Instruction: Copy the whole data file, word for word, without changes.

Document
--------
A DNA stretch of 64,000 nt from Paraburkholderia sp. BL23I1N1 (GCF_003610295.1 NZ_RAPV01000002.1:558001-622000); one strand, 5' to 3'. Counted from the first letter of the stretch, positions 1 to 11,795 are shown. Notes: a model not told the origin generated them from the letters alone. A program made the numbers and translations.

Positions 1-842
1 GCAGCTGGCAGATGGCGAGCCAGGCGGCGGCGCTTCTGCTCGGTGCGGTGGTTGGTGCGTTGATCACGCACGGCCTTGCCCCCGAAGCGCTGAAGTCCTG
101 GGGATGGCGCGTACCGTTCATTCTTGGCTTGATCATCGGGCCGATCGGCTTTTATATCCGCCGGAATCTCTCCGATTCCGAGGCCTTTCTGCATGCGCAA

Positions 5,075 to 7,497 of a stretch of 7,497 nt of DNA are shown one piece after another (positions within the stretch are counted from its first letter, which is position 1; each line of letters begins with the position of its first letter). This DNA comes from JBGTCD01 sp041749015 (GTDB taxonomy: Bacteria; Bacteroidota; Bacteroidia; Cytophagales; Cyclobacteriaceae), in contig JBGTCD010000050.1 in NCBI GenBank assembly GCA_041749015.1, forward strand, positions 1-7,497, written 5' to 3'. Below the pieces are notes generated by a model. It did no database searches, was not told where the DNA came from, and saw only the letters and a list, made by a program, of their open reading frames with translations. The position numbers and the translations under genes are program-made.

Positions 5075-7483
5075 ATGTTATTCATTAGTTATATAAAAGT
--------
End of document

A DNA stretch of 64,000 nt from Paraburkholderia sp. BL23I1N1 (GCF_003610295.1 NZ_RAPV01000002.1:558001-622000); one strand, 5' to 3'. Counted from the first letter of the stretch, positions 1 to 11,795 are shown. Notes: a model not told the origin generated them from the letters alone. A program made the numbers and translations.

Positions 1-842
1 GCAGCTGGCAGATGGCGAGCCAGGCGGCGGCGCTTCTGCTCGGTGCGGTGGTTGGTGCGTTGATCACGCACGGCCTTGCCCCCGAAGCGCTGAAGTCCTG
101 GGGATGGCGCGTACCGTTCATTCTTGGCTTGATCATCGGGCCGATCGGCTTTTATATCCGCCGGAATCTCTCCGATTCCGAGGCCTTTCTGCATGCGCAA

Positions 5,075 to 7,497 of a stretch of 7,497 nt of DNA are shown one piece after another (positions within the stretch are counted from its first letter, which is position 1; each line of letters begins with the position of its first letter). This DNA comes from JBGTCD01 sp041749015 (GTDB taxonomy: Bacteria; Bacteroidota; Bacteroidia; Cytophagales; Cyclobacteriaceae), in contig JBGTCD010000050.1 in NCBI GenBank assembly GCA_041749015.1, forward strand, positions 1-7,497, written 5' to 3'. Below the pieces are notes generated by a model. It did no database searches, was not told where the DNA came from, and saw only the letters and a list, made by a program, of their open reading frames with translations. The position numbers and the translations under genes are program-made.

Positions 5075-7483
5075 ATGTTATTCATTAGTTATATAAAAGT